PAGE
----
Smith: Transformed his life. Ford said, after that ceremony, he said, “For twenty years, everywhere I’ve gone, they’ve asked that question. You know what? They don’t ask the question anymore.”
Smith: The Kennedys, in effect, made it ‘okay’ to move on.
Jones: Now, let me tell you something – what I think is more concrete on why he’s been vindicated. I think we found with President Clinton’s impeachment and trial, exactly what happened to this country and to a president when he is impeached and is then tried. With Nixon we had the luxury of him resigning. With Bill Clinton we had a guy who said, “Well, let’s just go out and win.” No shame, hung in there, [he] should have done what Nixon did, but didn’t. And we went through, the whole country, went through a trial.
Again, you can’t prove this, but I have always wondered if we would have had 9/11, because during that second term, and during that trial, Bill Clinton was totally preoccupied with saving his presidency, and he was not taking care of things. And we find out that he was, in some of these national security meetings, he would stay up all night and he’d read these books and he was coming down with these off the wall, out of the box, thoughts about Bin Laden, and had he been able to totally focus on that and not worried about saving his presidency, I wonder if it would have happened.
Smith: We know for a fact that now, because people around him have said, he had actually hoped with the mandate that he had from ’96, to use ’98, because he wanted desperately to be a great president, or a near-great president anyway. Short of a war, he was prepared to spend some of his capital to go after entitlements. Which if he’d done it, and brought his party along with him, would have ratcheted him up that much higher in terms of historians, and their assessment of his consequence as a president. And that whole thing disappeared.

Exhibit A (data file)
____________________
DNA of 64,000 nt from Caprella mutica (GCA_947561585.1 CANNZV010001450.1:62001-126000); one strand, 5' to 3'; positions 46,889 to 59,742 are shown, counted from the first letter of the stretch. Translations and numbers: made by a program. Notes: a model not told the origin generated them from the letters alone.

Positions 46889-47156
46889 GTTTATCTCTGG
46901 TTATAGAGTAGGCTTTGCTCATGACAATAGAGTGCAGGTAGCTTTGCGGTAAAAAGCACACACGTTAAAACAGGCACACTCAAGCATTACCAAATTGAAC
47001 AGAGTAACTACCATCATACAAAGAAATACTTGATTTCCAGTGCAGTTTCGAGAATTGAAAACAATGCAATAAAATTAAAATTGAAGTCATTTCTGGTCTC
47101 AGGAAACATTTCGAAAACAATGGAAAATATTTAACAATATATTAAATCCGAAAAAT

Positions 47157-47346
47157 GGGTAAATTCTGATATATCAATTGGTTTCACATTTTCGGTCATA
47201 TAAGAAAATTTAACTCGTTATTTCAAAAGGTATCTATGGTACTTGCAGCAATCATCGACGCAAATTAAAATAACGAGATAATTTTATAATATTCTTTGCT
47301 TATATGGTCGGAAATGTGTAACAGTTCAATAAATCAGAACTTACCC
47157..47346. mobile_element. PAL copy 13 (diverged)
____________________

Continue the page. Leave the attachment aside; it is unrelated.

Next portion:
Jones: Yeah, I think he would have done it because, look, there was welfare reform. He did get welfare reform. That’s not anything that his liberal Democrats had any interest in. They were mad at him over the whole thing. He had the talent, Clinton had the talent to take on Social Security, welfare reform, entitlements, you name it. He had the smarts, and the gift to have pushed these things through, but he got involved in this and he didn’t have the guts, the sense to resign so he decided to take this country into a trial. We think that we’re so resilient in this country, or we used to before the current crisis, but back then…I don’t think we can ever go through the impeachment trial of a president of the United States.
Smith: That’s fascinating. The Ford aspect of this, and I’ve never really talked about this, but you may remember, it was before the House voted impeachment – it was in October of ’98, a month before the off term elections, and of course, Republicans were – there was hubris on both sides. Ford – I wrote it with him – we wrote an Op-ed that appeared in the Sunday New York Times, which the impeachment managers were furious about, because they thought it pulled the rug out from under them. Gerald Ford proposed a unique punishment for a unique offense. And it wasn’t a censure.